This week, one of the newer representatives approached me and asked if the tone amongst the members has always been this congenial. I had to reflect for a moment and responded that as I start my fifth year in this institution, I can honestly say that this has been the most bipartisan session of my career. While we may not agree with all the ideas and issues that move through the process, the tone has been a marked change for the better.
There are multiple issues moving through the House that I am very excited about. As we wrap up next week, I will write an update on the first half of session. In this column however, I want to focus on the biggest issue that we face every two years – the biennial budget.
Gov. Pence rolled out his budget at the end of January and it was a great start to the process. I liked his focus on increasing education funding with an emphasis on vocational training. I also liked his emphasis on road funding and many other positive approaches to move Indiana from good to great.
Last Friday the House Republicans presented our budget and I want to highlight a couple of items that I think meet the priorities that we set as we went about crafting this budget.
Invest in Education: In the area of K-12 education, we fully restore the difficult cuts that were made over the past several years. This is a $344 million increase which is a 3.3 percent growth. We put $150 million in the Tuition Reserve Fund that was established to be a rainy day fund to help fund education during future economic downturns. Additional money is allotted for science, technology, engineering and math (STEM) teacher recruitment, innovation programs and dropout prevention programs.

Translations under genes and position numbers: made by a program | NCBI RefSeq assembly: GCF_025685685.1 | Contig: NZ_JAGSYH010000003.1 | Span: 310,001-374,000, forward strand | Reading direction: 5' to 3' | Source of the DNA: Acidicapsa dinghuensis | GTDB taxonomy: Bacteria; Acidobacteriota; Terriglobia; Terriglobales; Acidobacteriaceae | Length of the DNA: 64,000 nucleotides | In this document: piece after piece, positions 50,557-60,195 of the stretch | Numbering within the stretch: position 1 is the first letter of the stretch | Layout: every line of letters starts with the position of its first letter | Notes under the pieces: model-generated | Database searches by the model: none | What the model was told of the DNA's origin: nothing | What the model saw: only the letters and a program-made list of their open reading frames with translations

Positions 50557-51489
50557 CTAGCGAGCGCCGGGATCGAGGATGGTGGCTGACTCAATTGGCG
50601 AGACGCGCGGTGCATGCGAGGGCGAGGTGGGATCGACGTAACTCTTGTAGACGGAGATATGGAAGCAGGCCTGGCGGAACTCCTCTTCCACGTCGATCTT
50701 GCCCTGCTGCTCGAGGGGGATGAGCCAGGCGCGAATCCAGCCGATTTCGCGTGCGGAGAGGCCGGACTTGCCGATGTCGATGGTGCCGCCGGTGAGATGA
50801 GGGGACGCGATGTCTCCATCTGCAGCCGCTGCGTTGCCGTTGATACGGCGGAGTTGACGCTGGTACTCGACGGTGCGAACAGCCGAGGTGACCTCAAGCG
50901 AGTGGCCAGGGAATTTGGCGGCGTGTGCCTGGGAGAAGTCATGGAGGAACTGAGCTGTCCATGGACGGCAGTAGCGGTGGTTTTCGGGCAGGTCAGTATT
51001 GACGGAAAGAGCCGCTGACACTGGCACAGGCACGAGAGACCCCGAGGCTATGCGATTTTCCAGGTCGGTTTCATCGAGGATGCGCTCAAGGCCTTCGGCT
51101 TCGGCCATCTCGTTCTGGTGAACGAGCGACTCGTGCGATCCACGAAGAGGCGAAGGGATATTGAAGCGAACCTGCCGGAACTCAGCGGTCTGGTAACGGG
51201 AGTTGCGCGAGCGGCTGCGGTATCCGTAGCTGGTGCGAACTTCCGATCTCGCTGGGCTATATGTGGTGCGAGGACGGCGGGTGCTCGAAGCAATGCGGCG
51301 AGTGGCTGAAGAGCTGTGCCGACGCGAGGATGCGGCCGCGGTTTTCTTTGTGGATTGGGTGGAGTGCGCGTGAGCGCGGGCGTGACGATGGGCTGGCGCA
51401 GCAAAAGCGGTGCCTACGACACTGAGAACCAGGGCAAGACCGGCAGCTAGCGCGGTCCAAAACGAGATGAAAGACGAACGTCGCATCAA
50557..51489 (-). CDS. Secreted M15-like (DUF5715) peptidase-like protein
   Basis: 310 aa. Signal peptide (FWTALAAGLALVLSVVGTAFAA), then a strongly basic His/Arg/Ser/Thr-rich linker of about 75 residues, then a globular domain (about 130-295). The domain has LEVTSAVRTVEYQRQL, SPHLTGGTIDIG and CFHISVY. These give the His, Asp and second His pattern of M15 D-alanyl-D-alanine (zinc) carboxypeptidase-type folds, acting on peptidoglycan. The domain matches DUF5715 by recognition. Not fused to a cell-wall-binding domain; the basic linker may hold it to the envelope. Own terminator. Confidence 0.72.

Boost the Hoosier Economy: The biggest issue in this area is the skills gap. Despite the economic downturn, Indiana employers are still hiring but many Hoosiers are simply not trained to fill those positions. We are working to bridge that gap. We have passed bills that create regional works councils, create an Indiana Career Council and fund a Skills Enhancement Fund. These actions will give more Hoosiers opportunities to train or retrain and close the skills gap.
Build and Maintain Infrastructure: We are proposing changes that will send more gas tax money back to the local units and move some of the sales tax revenues to infrastructure needs. These actions will add an additional $250 million per year to road and bridge projects.
Protect the Vulnerable: Children are our most vulnerable citizens. We are dedicated to helping them and we are starting by revamping the Department of Child Services (DCS). We increase DCS funding to put more case workers in the field and we require them to investigate all reports of abuse or neglect reported by law enforcement. We are also working on the right formula to expand Medicaid so that our fellow Hoosiers that sincerely need our help receive it.
Fiscal Integrity: As a backdrop to all the increases in the budget, we must stay focused on the guiding principles of protecting Hoosier taxpayers, preserving and enhancing vital services and maintaining our fiscal integrity. This budget does not raise taxes and keeps money in the bank with an estimated $2 billion surplus at the end of fiscal year 2015.
If you have specific questions regarding the proposed budget, please do not hesitate to contact me. I can be reached by phone at 317-232-9767 or by email at firstname.lastname@example.org. We are a long way from the final version of the budget, but I am encouraged by the progress we are making.
Keeping things in Lehman’s Terms,